After I explained to Dr. Josh how long and how difficult it must have been for Tung to get into town to see us, Josh and I agreed that we would go to his house for subsequent visits. Of course the day we had scheduled for Tung's follow-up visit was pouring with rain and it was an hour trip by motorbike. Nevertheless, us being soaked to the bone was nothing compared to how tired Tung must have been coming in to town to see us on the previous occasion.
After visiting Tung and his father at their home, Tung catapulted straight
TUNG AT HOME
Tung spends many hours of the day on his wooden bed. He has no creature comforts at all. The walls of his house are tin and the roof above his head is cardboard.
to the top of my list as the next candidate who really needs a three-wheel motorbike.
Tung's life would change a thousand-fold if we could help him into motorized transport -- and goodness knows this young person is due for a bit of positive news.
So here’s the challenge to all of you wonderful Lifestart supporters:
Let's try and raise the money to make it happen.
The approximate cost to buy a new Honda motor bike and have all the necessary modifications made for Tung's particular problems will be $2000 aud.
If anyone would like to host a fundraiser to get Tung into motorized transport, please let me know.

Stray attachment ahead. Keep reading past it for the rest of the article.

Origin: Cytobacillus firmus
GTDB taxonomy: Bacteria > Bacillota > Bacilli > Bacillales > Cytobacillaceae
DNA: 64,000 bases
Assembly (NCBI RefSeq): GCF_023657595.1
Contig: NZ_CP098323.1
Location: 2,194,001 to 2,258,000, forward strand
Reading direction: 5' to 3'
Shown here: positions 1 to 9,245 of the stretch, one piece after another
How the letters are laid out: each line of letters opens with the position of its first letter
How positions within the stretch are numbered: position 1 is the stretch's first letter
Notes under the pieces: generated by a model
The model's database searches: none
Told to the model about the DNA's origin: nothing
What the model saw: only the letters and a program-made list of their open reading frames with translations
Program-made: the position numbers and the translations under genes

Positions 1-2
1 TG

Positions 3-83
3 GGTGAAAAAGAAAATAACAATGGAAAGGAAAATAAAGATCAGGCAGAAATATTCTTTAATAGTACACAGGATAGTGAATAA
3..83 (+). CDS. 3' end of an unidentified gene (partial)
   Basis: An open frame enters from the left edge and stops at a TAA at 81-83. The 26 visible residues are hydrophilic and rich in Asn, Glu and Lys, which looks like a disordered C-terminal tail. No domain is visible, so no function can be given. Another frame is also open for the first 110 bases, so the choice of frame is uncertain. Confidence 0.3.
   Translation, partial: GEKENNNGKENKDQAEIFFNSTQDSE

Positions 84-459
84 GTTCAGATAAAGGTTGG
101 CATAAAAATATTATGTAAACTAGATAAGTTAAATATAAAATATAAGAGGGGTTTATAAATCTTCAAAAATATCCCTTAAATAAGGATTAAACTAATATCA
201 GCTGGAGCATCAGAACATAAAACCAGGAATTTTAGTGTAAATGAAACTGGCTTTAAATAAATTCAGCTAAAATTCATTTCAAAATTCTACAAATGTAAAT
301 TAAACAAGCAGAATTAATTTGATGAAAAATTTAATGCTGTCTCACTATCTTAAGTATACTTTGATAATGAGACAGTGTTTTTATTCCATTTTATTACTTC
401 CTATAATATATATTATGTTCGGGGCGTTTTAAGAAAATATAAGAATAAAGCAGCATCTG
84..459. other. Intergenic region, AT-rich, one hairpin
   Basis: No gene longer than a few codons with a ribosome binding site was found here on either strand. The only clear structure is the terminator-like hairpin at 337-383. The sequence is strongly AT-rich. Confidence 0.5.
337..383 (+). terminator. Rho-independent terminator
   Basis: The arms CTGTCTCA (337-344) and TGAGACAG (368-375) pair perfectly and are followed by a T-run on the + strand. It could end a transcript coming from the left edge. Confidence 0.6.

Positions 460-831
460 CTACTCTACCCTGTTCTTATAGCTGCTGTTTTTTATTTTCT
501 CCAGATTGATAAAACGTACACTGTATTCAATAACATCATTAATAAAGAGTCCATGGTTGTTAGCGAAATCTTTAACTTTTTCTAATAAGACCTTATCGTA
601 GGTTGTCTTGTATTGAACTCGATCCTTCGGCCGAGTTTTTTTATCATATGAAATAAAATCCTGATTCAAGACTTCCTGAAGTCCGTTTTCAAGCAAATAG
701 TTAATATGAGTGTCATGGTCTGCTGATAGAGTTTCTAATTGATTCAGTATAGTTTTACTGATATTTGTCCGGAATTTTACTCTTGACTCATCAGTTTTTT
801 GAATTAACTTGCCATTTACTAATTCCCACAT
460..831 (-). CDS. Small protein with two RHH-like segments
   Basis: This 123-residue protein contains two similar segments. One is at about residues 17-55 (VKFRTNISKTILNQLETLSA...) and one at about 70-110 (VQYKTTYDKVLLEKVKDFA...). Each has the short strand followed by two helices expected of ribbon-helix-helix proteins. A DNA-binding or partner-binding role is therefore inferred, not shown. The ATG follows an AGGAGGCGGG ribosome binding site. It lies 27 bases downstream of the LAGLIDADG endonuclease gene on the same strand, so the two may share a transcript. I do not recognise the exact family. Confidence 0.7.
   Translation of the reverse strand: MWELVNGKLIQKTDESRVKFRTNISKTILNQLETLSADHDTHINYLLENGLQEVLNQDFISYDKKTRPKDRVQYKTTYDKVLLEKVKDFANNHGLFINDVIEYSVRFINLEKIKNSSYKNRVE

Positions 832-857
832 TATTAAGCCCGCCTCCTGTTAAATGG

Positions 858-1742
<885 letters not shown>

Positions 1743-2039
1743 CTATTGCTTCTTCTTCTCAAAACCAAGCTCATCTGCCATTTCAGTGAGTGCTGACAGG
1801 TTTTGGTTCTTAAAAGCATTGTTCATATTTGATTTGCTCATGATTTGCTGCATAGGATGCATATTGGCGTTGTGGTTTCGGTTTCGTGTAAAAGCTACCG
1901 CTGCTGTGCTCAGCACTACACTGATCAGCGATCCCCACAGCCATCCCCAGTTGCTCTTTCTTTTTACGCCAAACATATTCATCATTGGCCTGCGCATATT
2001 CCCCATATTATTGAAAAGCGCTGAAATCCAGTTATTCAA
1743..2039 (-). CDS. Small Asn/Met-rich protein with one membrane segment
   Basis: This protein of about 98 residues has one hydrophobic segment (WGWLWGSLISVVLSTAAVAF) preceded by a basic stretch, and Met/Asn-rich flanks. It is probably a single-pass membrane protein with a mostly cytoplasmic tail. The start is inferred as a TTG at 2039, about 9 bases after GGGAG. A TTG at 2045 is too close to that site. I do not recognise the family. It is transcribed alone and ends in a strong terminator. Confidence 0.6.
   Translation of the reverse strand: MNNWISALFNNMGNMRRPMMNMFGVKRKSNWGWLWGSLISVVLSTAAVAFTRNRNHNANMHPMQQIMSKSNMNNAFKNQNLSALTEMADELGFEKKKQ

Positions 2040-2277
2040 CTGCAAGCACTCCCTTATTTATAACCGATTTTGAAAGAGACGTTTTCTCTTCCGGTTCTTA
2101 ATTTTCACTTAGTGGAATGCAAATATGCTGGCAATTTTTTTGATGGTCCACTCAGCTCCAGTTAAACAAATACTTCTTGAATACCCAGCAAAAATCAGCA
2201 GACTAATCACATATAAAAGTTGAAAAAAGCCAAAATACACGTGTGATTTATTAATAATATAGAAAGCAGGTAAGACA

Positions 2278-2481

To date, Lifestart Foundation has purchased and had modified five three-wheel motorbikes. The difference these bikes have made in the lives of the recipients cannot adequately be expressed in words. Suffice to say that it is a gift that they could never have dreamt of.
It represents dignity, independence, freedom and so much more........
Donations for Tung's three wheel motor bike can be made on line via the Lifestart Foundation website or a cheque donation can be sent to 182 Buckley Street, Essendon.
Dr. JOSH & TUNG
During this home visit Dr. Josh is explaining to Tung how to take care of his catheter and is prescribing new medication.
3040. Victoria. Australia.
Lots of Love from Karen.
-If you happen to find yourself in Melbourne on Sunday March the 9th. at around 12.00pm, come along and support James Everson-Crane who is Lifestart Foundation's entry in the Moomba Birdman competition. He will be jumping ( attempting to fly !) just down from Princess Bridge into the Yarra River.
- This will be the last blog for a little while as I return to Vietnam next week and the work load at that end does not allow me time to write blogs and updates.
- On my return to Melbourne I will be full swing into our Annual Fundraising event, The Lifestart Foundation Dinner Dance/ Charity Auction.
This will be held on July 26th at 501 Receptions, 501 Barkly Street, Footscray, Melbourne. Ticket price is $70 per head, this includes a three course dinner, wine, beer and soft drinks and a seven piece band Minute By Minute. If you can help by getting a table of 10 or 12 together or help by sourcing donations for our Silent Auction, it would be much appreciated.
There are more photos below